WASHINGTON, United States (CMC) — The Pan American Health Organization (PAHO) is urging Caribbean countries to take urgent action to stem the increase in malaria cases, maintain achievements and free the region of malaria, a disease which, during the last century, was the leading cause of death in almost every nation in the world.
“Malaria elimination is now closer than ever,” said PAHO director, Dominican-born Dr Carissa F Etienne, who warned however “we cannot rely or relax on the actions already taken.
“Efforts must be stepped-up, where incidences of the disease have increased,” she added. PAHO said that Paraguay was certified as having eliminated malaria from its territory in June of this year; Argentina is on track to obtain its certification in 2019; and Belize, Costa Rica, Ecuador, El Salvador, Mexico and Suriname are “potentially on their way to achieving elimination by 2020.
“Other countries, however, have recorded an increase in the number of cases of malaria, which puts at risk achievement of the goals to reduce the number of cases, and eliminate the disease in the region by 2030,” PAHO said.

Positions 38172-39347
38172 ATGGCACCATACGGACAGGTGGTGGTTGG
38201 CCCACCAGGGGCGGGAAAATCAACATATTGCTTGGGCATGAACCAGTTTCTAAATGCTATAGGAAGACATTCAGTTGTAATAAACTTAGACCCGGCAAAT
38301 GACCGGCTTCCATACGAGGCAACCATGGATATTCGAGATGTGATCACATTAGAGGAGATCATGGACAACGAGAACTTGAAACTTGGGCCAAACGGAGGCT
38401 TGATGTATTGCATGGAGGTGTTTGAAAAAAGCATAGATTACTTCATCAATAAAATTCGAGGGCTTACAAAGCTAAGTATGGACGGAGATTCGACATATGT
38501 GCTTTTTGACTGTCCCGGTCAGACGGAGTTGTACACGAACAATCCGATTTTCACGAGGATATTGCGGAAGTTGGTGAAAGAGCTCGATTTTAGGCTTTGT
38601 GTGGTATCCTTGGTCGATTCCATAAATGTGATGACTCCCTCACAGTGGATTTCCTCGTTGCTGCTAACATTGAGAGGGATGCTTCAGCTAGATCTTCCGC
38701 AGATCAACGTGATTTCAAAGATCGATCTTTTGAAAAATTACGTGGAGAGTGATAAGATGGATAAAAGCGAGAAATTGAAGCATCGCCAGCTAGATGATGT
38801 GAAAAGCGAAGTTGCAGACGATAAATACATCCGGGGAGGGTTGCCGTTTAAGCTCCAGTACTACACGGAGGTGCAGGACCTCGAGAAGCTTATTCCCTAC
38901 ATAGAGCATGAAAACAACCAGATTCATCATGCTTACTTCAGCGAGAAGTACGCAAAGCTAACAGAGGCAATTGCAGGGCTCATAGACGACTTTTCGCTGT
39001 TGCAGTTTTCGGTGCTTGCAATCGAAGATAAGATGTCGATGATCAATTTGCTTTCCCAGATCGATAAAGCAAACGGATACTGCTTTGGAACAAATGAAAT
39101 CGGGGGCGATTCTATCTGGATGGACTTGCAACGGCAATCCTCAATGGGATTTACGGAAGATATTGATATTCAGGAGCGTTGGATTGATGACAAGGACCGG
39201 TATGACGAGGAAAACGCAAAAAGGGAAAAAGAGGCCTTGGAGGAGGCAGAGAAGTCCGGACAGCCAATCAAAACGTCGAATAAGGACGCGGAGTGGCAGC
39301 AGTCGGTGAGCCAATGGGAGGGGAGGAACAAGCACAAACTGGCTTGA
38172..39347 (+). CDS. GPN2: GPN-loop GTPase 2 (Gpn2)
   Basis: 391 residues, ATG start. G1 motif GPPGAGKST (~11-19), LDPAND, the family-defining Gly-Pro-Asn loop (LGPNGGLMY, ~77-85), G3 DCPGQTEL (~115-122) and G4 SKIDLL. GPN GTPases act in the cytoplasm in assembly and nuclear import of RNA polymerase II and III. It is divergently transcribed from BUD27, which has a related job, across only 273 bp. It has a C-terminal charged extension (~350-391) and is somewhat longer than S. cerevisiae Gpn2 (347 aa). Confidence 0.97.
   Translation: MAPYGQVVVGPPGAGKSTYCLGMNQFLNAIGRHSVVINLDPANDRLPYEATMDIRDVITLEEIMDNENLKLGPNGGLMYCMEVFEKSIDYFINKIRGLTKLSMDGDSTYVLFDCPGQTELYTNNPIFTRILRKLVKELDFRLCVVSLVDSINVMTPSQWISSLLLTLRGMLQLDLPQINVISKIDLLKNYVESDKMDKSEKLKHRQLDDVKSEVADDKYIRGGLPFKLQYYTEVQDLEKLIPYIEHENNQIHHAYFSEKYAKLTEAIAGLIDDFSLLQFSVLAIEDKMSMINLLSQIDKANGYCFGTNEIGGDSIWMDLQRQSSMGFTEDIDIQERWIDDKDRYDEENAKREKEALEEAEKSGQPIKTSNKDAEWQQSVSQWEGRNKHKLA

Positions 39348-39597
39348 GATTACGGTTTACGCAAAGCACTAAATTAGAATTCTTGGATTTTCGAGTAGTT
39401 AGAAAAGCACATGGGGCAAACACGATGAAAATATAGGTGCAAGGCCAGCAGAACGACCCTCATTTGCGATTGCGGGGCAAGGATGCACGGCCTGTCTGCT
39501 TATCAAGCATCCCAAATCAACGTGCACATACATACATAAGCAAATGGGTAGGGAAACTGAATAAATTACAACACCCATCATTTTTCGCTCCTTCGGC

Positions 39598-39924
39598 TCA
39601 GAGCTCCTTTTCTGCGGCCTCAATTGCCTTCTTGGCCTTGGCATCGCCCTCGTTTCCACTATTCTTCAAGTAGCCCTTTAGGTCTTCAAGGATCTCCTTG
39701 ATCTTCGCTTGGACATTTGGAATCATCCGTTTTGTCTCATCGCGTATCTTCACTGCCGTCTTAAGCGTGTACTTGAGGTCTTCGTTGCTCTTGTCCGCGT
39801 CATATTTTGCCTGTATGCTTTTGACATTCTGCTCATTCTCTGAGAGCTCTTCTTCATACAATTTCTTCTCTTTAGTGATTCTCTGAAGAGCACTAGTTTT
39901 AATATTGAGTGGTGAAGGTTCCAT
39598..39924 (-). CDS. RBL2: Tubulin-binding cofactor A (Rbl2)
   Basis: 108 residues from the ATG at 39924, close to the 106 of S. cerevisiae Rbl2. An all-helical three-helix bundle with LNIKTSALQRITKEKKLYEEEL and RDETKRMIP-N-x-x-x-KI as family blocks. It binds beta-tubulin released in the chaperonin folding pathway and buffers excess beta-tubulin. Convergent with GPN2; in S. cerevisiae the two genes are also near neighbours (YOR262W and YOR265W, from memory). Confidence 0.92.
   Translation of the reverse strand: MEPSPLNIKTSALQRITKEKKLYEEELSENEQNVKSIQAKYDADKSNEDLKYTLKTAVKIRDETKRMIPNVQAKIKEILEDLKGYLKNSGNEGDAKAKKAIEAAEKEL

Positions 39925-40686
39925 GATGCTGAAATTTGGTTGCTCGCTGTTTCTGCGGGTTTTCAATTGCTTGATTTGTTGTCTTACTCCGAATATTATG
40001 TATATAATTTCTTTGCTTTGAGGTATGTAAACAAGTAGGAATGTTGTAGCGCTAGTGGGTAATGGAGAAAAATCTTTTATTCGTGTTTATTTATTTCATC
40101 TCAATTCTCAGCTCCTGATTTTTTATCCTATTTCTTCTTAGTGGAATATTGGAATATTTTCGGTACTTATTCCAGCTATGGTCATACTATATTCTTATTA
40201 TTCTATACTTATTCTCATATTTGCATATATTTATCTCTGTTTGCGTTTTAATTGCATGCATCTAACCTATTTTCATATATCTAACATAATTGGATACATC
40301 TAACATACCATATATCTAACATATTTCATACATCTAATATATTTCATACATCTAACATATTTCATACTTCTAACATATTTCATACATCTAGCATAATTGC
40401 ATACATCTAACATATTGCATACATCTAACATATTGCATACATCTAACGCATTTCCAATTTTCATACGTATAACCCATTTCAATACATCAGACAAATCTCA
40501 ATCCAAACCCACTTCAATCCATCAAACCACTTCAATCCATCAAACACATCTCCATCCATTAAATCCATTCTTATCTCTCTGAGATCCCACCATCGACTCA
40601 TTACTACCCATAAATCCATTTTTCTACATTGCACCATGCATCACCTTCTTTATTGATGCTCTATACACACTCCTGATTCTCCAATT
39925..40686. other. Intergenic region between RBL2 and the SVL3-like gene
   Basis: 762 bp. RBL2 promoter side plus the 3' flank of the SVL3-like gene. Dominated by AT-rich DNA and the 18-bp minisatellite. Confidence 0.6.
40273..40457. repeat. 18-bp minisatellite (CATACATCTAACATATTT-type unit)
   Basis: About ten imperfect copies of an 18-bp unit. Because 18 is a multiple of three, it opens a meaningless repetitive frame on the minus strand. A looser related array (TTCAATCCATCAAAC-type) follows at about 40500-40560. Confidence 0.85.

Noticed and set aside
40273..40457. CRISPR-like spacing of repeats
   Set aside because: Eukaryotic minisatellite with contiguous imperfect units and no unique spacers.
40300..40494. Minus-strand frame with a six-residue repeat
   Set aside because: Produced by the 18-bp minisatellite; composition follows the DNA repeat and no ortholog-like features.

Since 2015, PAHO said cases of malaria in the Americas, including the Caribbean, have increased by 71 per cent.
It said 95 per cent of the total number of these cases are concentrated in five countries, mainly in specific areas, where efforts against the disease have been weakened.
PAHO said many of those affected are indigenous populations, people living in situations of vulnerability and mobile populations, such as miners and migrants.
“If we want to eliminate malaria, we need to improve investment and expand access to prevention, diagnosis and timely treatment of the disease in communities where the most cases are concentrated,” said Marcos Espinal, director of the Department of Communicable Diseases and Environmental Determinants of Health at PAHO.
PAHO said many countries in the region are expanding their efforts to control and eliminate malaria, with its support, as well as the support of the United States Agency for International Development (USAID) and other partners.
In 2013, PAHO said the “Elimination of Malaria in Mesoamerica and the Island of Hispaniola” initiative was launched with the aim of eliminating malaria in nine countries by 2020.
Since then, the Zero Malaria Alliance, launched in 2015, has joined the efforts to achieve this aim of eliminating the disease in two of these countries, Haiti and the Dominican Republic, PAHO said.
This year, the Inter-American Development Bank (IDB), along with other collaborators and PAHO, as the main technical partner, launched another initiative to accelerate efforts to eliminate malaria in Mesoamerica.